Do All Estates Go Through Probate in Rocklin, California?

Probate refers to the court-supervised process of validating a decedent’s will, if one exists, and distributing the contents of the estate to beneficiaries. California’s probate process can be incredibly complicated, time-consuming, and expensive. In most cases, your loved ones will be forced to undergo probate before they gain access to their inheritances. However, there are certain steps you can take now to protect your estate assets from probate after you pass away and ensure your beneficiaries can receive their intended portion of the estate as quickly as possible.

Do All Estates Go Through Probate in Rocklin, California?

Not all estates must go through probate in California, and specific assets may be transferred informally outside of probate court. Assets held in a living trust automatically transfer to the beneficiaries listed in the trust document.Property owned by two or more individuals as joint tenants automatically passes to the surviving owners when one owner dies. Community property with right of survivorship is inherited by the decedent’s surviving spouse or registered domestic partner. Assets with named beneficiaries, payable-on-death designations, or transfer-on-death registrations can be transferred without going to court.Real estate property can also be transferred outside of probate court with a transfer-on-death deed.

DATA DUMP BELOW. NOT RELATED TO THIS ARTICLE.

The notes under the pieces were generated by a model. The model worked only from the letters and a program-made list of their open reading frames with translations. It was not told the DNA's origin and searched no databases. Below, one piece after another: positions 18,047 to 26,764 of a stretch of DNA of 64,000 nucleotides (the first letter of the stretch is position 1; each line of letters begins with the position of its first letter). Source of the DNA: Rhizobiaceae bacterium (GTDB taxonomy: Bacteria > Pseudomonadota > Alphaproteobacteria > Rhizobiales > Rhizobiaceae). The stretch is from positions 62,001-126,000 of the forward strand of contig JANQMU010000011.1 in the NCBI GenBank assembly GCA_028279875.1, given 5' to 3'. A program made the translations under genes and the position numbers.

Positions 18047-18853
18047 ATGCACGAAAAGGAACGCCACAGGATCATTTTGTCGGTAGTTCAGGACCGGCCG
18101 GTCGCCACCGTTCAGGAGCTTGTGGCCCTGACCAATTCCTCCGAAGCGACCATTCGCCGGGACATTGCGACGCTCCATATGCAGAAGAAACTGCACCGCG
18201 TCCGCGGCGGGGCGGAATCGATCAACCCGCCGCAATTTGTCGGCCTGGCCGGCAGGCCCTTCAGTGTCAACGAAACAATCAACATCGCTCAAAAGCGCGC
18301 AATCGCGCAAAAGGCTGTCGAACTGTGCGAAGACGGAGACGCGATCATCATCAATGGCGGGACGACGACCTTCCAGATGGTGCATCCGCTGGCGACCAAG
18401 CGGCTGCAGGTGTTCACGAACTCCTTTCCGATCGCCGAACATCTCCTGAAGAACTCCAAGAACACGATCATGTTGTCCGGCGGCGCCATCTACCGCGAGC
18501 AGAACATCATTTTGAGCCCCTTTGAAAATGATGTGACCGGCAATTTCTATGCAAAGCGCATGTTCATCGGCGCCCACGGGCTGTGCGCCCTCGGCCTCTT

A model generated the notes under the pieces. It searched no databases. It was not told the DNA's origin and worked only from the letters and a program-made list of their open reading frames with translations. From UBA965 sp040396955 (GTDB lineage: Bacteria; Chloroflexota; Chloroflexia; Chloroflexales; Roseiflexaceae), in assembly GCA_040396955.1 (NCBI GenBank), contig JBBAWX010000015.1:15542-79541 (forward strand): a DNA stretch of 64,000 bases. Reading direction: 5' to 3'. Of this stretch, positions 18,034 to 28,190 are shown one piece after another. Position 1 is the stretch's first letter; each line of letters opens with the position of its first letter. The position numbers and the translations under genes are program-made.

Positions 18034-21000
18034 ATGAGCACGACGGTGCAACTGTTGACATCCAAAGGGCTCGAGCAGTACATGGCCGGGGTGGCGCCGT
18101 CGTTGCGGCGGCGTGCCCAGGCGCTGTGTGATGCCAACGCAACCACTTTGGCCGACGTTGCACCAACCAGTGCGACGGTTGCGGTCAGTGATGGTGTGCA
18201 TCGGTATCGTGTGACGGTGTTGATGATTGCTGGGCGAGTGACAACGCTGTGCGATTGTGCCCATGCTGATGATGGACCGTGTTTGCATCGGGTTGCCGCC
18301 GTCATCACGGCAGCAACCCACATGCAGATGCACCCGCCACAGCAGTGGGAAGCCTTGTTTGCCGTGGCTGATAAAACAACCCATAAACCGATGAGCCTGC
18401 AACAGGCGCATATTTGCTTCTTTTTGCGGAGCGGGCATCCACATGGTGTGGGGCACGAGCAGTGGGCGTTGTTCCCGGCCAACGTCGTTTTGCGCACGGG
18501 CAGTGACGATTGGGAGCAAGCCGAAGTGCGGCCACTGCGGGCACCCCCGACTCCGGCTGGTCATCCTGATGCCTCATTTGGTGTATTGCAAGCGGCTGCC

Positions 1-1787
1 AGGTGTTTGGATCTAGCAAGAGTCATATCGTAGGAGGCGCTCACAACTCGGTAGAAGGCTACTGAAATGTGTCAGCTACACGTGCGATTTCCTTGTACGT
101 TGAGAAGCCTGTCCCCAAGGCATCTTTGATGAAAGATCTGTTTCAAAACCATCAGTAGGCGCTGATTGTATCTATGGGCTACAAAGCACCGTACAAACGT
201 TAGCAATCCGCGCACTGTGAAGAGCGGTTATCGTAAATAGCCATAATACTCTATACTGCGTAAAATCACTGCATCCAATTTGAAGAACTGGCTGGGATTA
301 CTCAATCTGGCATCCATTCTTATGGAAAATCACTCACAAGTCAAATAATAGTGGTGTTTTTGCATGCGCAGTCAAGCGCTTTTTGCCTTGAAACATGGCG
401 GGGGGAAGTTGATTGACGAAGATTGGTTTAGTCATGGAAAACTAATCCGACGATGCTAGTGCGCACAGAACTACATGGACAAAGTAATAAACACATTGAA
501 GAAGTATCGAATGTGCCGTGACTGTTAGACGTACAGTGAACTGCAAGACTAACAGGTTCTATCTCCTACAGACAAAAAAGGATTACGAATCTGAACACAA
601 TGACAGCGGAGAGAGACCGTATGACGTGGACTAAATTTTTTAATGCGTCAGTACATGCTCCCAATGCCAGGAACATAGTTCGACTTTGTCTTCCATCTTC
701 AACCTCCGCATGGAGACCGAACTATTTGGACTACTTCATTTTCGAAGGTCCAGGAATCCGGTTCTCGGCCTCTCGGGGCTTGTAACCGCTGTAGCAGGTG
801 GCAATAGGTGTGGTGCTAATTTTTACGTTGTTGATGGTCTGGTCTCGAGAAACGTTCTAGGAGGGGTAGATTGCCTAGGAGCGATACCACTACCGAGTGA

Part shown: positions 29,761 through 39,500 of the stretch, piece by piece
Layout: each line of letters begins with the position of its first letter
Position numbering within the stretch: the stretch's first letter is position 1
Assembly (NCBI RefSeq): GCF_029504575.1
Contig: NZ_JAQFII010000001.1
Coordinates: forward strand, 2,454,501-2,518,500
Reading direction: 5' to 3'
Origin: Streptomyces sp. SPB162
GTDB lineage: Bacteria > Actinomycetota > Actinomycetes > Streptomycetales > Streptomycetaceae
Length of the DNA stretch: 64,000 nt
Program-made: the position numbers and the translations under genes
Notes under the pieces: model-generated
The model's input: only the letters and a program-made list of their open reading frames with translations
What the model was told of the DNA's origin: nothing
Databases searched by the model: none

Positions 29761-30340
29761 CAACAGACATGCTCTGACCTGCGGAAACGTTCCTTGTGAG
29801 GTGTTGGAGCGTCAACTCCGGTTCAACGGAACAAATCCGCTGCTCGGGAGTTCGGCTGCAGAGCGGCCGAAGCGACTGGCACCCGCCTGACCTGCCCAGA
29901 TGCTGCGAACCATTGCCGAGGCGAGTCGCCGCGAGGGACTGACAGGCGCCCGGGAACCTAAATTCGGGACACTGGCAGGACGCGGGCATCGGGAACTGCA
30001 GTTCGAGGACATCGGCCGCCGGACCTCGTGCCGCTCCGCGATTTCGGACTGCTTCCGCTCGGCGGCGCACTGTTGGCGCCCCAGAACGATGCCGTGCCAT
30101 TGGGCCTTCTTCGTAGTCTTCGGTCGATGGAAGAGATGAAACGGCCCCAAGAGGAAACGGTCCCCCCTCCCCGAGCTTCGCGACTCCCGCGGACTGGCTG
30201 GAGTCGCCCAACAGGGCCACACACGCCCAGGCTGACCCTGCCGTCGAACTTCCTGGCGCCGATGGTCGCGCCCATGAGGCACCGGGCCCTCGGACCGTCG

Any assets or property within the estate that do not qualify for an informal transfer are typically subject to division and distribution through probate court. The exact process for handling the estate depends on whether the decedent died with a will or without one (known as dying intestate). With a valid will in place, the executor must file the will with the probate court and petition a judge to open a probate case so they can obtain the legal authority to manage and distribute the assets to beneficiaries according to the terms of the will.

When the decedent dies intestate, a surviving spouse or heir petitions the probate court to be appointed as an estate administrator. They are granted the authority to distribute the assets to the decedent’s closest surviving relatives. Under intestate succession laws, assets are first distributed to spouses and children, then parents and siblings, and so forth to relatives of increasing distance.